To draft the neckline finish and wrap ties you'll need to take two measurements. Measure along the neckline curve in order to determine the length of the piece you'll use to finish your neckline (1). Additionally, measure along the wrap side seam, to determine the width of your wrap tie pieces (2). Once you have those measurements you can draw your neckline finishing piece as well as your wrap tie piece. Draw a rectangle that is the length of  your neckline measurement (1) + 1 inch and a width of at least 6 inches (15.24 cm). If you want more volume and drape along the neckline make this rectangle wider.  Cut two neckline pieces. Draw a rectangle that is the width of your wrap side seam measurement (2) + 1 inch and a length of at least 29 inches (73.66cm). This length should be ample enough for most wrap configurations, but you can certainly cut shorter or longer wrap ties if you prefer. We want to note that we didn't interface our wrap ties, but do think interfacing would help keep them stable. Cut two wrap ties. Once you have everything cut, follow the Hadley Top pattern instructions skipping steps 3 and 4 and proceeding through through Step 9. At this point you should have all of the pieces interfaced, your front necklines staystitched, your darts sewn on the left and right front sides, and your back piece complete and topstitched down. Pin your neckline finishing piece to your left wrap front piece right sides together, and sew using a 1/2 inch (1.27 cm) seam allowance. Press the seam allowance down. Finish the opposite raw edge of the neckline finish as desired.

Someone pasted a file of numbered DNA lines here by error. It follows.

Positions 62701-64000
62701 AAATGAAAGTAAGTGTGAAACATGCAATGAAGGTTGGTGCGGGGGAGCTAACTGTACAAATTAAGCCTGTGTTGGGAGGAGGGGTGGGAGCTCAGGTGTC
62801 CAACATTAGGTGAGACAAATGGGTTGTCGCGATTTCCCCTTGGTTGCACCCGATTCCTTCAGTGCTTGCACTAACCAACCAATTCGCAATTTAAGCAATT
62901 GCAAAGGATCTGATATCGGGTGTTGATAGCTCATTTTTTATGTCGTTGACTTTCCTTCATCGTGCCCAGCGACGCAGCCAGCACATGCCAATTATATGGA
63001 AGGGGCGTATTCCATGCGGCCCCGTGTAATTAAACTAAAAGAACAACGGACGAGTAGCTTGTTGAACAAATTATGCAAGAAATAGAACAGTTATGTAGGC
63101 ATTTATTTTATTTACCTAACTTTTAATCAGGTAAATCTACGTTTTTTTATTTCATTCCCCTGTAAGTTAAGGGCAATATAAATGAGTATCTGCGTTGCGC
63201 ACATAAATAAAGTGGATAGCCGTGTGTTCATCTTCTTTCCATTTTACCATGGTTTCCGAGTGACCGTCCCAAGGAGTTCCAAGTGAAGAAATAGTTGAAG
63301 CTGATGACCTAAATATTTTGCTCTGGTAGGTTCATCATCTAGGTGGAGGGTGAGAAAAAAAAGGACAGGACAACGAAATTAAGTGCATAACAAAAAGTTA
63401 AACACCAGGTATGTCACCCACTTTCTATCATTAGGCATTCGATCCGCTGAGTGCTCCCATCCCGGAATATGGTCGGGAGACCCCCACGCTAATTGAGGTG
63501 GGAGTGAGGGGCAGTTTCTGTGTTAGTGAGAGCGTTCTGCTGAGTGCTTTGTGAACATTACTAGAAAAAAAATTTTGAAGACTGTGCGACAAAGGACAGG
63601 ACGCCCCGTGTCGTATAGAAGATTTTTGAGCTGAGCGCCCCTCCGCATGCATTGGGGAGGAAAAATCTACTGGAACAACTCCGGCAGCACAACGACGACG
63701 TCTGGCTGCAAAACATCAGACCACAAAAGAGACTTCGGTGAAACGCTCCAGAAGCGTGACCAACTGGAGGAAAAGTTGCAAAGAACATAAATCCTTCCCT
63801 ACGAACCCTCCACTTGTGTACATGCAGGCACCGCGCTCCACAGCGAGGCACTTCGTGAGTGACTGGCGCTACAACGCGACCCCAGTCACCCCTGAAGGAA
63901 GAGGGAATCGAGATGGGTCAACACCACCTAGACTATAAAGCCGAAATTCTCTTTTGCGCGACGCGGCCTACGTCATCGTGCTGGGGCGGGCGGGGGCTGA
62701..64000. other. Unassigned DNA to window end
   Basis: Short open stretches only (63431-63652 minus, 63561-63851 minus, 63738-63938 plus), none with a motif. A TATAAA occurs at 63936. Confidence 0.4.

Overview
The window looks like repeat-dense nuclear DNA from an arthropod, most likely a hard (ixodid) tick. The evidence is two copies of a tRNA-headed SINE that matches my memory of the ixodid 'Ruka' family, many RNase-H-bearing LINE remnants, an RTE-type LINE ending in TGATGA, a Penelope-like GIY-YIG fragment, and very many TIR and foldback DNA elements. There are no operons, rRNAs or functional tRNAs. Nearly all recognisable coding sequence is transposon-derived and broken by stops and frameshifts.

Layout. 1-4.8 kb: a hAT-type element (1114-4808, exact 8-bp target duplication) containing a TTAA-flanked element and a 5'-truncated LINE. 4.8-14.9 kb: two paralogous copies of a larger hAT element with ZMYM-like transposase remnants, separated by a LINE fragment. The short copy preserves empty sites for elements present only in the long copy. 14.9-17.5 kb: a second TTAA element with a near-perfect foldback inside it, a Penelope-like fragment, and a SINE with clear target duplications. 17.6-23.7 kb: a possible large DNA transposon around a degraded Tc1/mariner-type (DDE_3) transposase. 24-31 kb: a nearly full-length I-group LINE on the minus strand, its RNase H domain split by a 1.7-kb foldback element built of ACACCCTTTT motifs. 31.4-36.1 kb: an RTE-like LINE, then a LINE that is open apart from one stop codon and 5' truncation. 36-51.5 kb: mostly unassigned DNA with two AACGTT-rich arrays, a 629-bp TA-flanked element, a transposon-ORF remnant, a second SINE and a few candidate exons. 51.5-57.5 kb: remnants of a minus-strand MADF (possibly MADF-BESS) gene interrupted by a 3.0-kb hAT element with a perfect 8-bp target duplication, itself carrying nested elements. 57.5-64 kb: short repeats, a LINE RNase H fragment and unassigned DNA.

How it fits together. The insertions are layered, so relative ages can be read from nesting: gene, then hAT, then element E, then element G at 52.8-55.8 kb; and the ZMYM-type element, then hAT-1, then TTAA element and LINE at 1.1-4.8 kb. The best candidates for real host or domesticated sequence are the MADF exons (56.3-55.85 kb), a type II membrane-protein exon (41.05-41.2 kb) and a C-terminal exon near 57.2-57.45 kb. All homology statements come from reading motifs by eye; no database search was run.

In order to create volume along the neckline you're going to pleat your neckline finish. You can choose how many pleats you would like and how far apart you would like them depending on the width of your rectangle and the volume and look you're going for. Originally, we marked out 1 inch (2.54 cm) markings, but ended up pleating at 1/2 inch (1.27 cm) intervals.

You can press and iron your fabric along your pleat markings in order to help you fold your fabric under. Fold your fabric in along the top of the neckline at the shoulder seam and pin it in place. Repeat these steps, folding in the same direction, on the lower edge. Anchor your pleats in place along the shoulder and side seam by sewing across using a 1/4 inch (0.635 cm) seam allowance.